To aid in the battlefield and on certain turns (as noted on the turn cards), the player can utilise backup monsters, these cards are not part of the active attacking playing field but can aid the main monster with their magical abilities.
So, with the buffed up stats, the skill cards that alter the playing field, the main objective of the game is to knock out the opponents monsters, once the subsequent monsters have been knocked out from the deck, then the game is over and the round starts again. Best of 3 wins!!
I liked to play the Oppression deck, and in particular using the skill cards to modify my opponents stats to make for easier domination of the battlefield. Most of their cards halve the hit points of the opponent or increase your own stats to prevent easy knockouts. If played well, the player who has the Oppression deck can keep the opposing monsters under control. A particular card I like is the Flame Mask where you can increase the attack by 20 for each flame monster in each players discard pile. If attached to a hard hitting monster such as Krytodox ( 125 attack), then that creature could become quite powerful. Combined with some good backup cards, the game gets interesting, very quickly.
When you play with the Liberation deck, you find (well, I did), that it is focused around the defense or negation of the aggressive Oppression deck. It’s a nice touch that fits the theme of what each faction represents.
So it all comes down to your play style, do you want to go all out and try and knockout the monsters hard and quickly, or do you want to take the more thoughtful route and defend against the attacks in a manner that reminds me of Aikido. Use the anger of the ‘Oppression’ faction against them.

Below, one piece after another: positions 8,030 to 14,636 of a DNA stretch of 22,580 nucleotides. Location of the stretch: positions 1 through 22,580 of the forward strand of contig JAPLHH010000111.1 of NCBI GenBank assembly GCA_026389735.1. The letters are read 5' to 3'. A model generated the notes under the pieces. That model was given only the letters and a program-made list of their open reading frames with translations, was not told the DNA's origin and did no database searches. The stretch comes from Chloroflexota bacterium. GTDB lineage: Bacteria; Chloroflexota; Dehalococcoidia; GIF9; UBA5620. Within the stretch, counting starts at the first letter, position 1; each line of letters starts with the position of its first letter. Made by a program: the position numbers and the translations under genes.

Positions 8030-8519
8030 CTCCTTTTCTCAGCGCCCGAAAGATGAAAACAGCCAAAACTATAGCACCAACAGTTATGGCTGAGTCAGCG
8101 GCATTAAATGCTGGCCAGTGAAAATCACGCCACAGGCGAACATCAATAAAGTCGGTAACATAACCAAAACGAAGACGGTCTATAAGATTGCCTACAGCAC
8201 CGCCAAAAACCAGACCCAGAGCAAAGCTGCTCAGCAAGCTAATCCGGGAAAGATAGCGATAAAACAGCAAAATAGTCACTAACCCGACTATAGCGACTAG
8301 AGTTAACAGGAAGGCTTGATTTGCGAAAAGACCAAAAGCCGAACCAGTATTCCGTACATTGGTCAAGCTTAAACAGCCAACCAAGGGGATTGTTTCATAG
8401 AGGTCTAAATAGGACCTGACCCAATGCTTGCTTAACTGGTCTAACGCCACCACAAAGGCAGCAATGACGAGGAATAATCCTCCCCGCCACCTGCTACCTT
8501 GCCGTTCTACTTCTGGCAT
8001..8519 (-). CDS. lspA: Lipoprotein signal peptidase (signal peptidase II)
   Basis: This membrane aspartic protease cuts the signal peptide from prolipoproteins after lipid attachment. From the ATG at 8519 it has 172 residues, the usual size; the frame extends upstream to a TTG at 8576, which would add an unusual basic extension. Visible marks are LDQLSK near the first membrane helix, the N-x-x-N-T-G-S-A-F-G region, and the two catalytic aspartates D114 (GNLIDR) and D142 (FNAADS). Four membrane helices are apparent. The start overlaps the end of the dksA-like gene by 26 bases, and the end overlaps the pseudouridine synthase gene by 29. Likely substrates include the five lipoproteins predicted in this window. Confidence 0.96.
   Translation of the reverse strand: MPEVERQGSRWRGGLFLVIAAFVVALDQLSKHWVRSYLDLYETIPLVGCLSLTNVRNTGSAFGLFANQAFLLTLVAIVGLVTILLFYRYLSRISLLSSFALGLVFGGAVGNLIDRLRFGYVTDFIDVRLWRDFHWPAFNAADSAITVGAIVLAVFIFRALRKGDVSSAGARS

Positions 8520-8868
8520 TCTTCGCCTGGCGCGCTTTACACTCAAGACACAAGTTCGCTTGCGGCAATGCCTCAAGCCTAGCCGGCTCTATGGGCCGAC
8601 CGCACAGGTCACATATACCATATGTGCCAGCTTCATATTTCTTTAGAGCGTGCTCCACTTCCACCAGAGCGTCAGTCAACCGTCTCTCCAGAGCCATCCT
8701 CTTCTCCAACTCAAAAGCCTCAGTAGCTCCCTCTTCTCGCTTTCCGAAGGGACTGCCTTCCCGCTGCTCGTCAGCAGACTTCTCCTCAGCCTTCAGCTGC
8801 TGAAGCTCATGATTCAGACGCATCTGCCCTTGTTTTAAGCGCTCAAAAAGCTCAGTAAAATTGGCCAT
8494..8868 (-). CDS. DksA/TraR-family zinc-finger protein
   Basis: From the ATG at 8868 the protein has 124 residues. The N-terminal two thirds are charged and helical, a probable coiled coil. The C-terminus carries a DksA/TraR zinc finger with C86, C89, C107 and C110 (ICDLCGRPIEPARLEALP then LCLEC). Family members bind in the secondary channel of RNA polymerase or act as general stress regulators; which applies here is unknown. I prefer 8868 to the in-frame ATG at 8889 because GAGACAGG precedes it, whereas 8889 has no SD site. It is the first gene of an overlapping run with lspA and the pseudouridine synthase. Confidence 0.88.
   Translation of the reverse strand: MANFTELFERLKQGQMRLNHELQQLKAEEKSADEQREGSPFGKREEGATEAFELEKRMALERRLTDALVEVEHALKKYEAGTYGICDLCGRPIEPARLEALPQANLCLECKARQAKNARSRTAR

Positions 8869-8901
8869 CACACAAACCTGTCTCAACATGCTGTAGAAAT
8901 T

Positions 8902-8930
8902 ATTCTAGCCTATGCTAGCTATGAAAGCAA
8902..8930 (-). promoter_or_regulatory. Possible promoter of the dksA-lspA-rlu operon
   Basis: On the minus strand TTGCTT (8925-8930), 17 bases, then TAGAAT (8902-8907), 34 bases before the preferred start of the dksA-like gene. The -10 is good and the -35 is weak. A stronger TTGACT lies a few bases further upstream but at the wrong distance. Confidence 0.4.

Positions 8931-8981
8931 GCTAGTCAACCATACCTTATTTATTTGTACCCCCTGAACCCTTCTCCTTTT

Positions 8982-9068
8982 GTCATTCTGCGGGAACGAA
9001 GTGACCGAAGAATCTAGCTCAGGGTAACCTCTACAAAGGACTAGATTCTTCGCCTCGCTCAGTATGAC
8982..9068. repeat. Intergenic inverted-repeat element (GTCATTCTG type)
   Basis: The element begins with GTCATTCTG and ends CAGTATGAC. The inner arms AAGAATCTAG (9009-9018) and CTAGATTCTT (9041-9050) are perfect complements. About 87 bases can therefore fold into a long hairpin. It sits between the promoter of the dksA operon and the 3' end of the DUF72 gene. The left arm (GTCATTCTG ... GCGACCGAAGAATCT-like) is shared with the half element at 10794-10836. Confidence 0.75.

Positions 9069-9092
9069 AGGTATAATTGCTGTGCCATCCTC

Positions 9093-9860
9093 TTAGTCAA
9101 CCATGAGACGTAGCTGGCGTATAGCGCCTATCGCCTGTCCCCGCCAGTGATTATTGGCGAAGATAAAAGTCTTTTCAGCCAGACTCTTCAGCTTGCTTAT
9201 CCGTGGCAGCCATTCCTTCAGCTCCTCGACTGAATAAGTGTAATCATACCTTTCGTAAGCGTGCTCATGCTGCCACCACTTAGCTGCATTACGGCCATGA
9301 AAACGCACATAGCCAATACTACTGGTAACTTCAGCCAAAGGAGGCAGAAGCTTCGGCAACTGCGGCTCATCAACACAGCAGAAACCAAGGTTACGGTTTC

Do I like Magmeda Monsters, – I believe I do
Is this a game that I can come back to again – Again, yes. If you compare it to other games like Fluxx, then it is more structured and you have tons of replay even if it is only two factions. If I had to compare this to a game that I would play often, then I would say Star Realms. Not in the way it plays, but in the manner of getting it off the shelf and having one more go.
I’ve introduced this game to my colleagues at work who are not your hard core gamers, and yet they appreciate what this game brings to the table. They liked that the rules were straight forward, they liked the theme of two factions at war. (To be honest, we are geeky in that respect).
The game does make you think about what artifacts you want to attach to a creature, what creature you want to use as a backup or even when to attack and whom?
I would say that the only negative I had about this game is that at first, you do need the pen and paper to keep track of the monster stats and hit points, which makes me think of the administration nightmare that is Sentinels of the Multiverse. However, this does not suffer from that accounting nightmare. The feeling only lasts for a couple of games until you get used to figuring out the various buffs/debuffs of the monsters. I believe that this is the one thing that prevents it from escaping the good category into the OMG, this is Great. It prevents it from being truly portable.
But, don’t let that one thing prevent you from getting this game. It is good fun and people of all ages will enjoy Magmeda Monsters. I play regularly with my 8 year old son and it helps him with his mental arithmetic and forward planning. That, and he likes beating his dad on occasion.
This is a well thought out game with rich lore and monsters/skills. I look forward to seeing more factions arrive within the Magmeda Universe.
BoardGame Geek: https://boardgamegeek.com/boardgame/214171/magmeda-monsters